Saturday, July 30, 2011

Life has gotten tougher for me these past years, as increased care-taking duties have made it necessary to drop classes and give up other things, including my walks. However, today I was able to get out early and walk in Mason’s Maple Grove Cemetery. I noticed that the cemetery has its own mailbox, but it’s not up at the front gate like you might think, but more in the interior of the cemetery, though not close to the cemetery’s maintenance buildings. That means that the U.S. mail carriers would have to inconvenience themselves by driving farther into the cemetery if they ever have anything to deliver to that mailbox. I don’t know if they actually do bring mail to that box, or whether the cemetery management is out of some larger city office that has its own mailbox. The idea of a forlorn mailbox sitting in the middle of a cemetery does suggest ideas for horror novels or short stories, where mysterious messages start to appear, delivered by some ghostly postman.

Another sight noticed: near the entrance, alongside the start of the path that was probably the original central road through the cemetery, lies the upper half of the tombstone of a William Coffin, who died in 18-sixty-something. There is something bemusing about the name Coffin on a tombstone, even though we learn in Herman Melville’s “Moby Dick” that Coffin is a traditional New England name. Michigan was actually settled by a rush of New Englanders in search of less rocky farmland, and in fact, Mason is laid out on the New England model, with a central square and courthouse. Carved on this Wm. Coffin’s tombstone is a hand with finger pointing upward, a common Victorian symbol, reminding us to set our sights toward heaven. However, because the top of the monument is lying down-slope, this finger points downward. I have seen similar toppled tombstones with pointing figures now horizontal on walks in other cemeteries.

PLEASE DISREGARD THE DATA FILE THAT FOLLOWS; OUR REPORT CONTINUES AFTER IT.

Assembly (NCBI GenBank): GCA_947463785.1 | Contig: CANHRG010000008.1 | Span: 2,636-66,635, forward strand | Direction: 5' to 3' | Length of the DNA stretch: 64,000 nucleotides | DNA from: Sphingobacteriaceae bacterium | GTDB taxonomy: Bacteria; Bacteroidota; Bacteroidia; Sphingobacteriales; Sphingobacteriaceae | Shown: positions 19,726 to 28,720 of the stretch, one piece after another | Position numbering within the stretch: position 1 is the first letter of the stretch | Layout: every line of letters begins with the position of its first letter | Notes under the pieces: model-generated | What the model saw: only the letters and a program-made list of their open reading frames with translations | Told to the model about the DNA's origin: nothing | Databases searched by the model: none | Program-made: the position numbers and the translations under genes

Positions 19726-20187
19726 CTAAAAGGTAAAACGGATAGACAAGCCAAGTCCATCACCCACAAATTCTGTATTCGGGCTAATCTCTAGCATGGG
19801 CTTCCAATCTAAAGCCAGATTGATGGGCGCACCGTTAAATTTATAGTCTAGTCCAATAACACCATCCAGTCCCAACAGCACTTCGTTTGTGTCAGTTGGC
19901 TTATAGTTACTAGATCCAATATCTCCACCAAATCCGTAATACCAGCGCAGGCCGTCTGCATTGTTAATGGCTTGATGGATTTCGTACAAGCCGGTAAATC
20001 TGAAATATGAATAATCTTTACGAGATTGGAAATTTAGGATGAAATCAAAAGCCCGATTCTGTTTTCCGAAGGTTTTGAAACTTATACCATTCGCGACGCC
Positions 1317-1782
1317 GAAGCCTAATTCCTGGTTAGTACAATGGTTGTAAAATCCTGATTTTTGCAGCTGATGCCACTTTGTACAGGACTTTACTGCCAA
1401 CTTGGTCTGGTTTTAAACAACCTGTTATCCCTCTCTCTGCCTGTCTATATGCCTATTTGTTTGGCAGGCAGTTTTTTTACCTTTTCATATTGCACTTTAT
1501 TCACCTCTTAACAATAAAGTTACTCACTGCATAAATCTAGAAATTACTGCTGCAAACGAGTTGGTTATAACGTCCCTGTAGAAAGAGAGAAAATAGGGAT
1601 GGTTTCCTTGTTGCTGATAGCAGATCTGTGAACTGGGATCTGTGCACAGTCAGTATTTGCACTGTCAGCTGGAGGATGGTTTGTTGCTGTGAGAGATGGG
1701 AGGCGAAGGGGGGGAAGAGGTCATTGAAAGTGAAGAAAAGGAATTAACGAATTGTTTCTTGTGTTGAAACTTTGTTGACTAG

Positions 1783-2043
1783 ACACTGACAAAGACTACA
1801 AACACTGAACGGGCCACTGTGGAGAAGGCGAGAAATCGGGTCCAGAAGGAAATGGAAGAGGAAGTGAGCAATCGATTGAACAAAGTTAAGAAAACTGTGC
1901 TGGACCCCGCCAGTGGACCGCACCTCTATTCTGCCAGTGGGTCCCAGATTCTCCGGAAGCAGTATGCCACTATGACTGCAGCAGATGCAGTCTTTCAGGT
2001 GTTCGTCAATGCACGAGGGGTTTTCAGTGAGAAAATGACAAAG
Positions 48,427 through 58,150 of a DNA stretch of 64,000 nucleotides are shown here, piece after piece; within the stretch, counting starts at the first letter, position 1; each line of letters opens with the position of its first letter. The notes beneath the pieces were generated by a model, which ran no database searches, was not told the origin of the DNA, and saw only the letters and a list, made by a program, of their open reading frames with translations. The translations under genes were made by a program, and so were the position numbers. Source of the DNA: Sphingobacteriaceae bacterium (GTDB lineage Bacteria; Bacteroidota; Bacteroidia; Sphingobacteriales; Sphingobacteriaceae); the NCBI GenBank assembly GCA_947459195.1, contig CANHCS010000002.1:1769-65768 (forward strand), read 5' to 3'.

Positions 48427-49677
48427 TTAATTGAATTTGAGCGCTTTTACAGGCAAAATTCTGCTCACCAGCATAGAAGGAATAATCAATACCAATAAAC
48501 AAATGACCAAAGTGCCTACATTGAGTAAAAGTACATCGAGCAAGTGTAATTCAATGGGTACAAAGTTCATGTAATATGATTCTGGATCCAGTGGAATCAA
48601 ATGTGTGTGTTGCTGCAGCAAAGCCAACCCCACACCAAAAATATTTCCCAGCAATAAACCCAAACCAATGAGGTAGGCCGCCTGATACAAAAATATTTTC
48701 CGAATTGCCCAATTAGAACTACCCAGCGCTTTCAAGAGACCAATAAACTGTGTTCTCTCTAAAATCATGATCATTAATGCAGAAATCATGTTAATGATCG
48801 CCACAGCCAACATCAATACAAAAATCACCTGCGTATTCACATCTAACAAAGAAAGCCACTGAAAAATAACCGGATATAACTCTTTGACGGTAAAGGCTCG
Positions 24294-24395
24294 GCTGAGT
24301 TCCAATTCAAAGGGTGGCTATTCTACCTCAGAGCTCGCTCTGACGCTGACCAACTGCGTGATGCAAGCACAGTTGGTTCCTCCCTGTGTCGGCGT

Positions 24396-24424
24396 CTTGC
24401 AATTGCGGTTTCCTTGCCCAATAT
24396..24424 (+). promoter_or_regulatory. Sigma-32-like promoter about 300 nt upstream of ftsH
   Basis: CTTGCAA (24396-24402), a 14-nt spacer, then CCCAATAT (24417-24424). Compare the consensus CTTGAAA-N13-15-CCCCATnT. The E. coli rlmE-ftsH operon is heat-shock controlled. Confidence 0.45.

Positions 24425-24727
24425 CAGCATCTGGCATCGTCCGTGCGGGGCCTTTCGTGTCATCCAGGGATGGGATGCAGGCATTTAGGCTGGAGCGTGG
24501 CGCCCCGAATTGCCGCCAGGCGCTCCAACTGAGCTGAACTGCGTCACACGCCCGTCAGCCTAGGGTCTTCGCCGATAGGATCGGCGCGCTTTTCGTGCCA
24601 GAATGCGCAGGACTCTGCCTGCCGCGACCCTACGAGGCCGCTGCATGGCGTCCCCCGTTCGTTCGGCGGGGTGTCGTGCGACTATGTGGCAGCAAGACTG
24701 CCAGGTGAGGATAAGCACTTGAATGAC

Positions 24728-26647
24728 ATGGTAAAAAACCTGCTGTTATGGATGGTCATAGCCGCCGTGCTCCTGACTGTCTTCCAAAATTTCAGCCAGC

While in Mason, I also viewed the swollen and fast-flowing Sycamore Creek, though the floodwaters have subsided considerably since a couple of days ago when we had two nights of relentlessly fast and heavy downpours. Every year you hear about some part of this country where people have lost their homes—and sometimes their lives—to flooding, and at the same time, every year you hear about parts of the country suffering from intense drought. Too bad they can’t capture the floodwater overflow before it gets to the point of wiping out peoples’ houses and towns, and route it through something similar to the California aqueduct system to carry it to the areas that are parched. That would be quite a “stimulus project.” I visited California in June, and because I flew in to San Diego, the plane was flying low enough for me to see considerable stretches of irrigation channels and aqueducts—very impressive!

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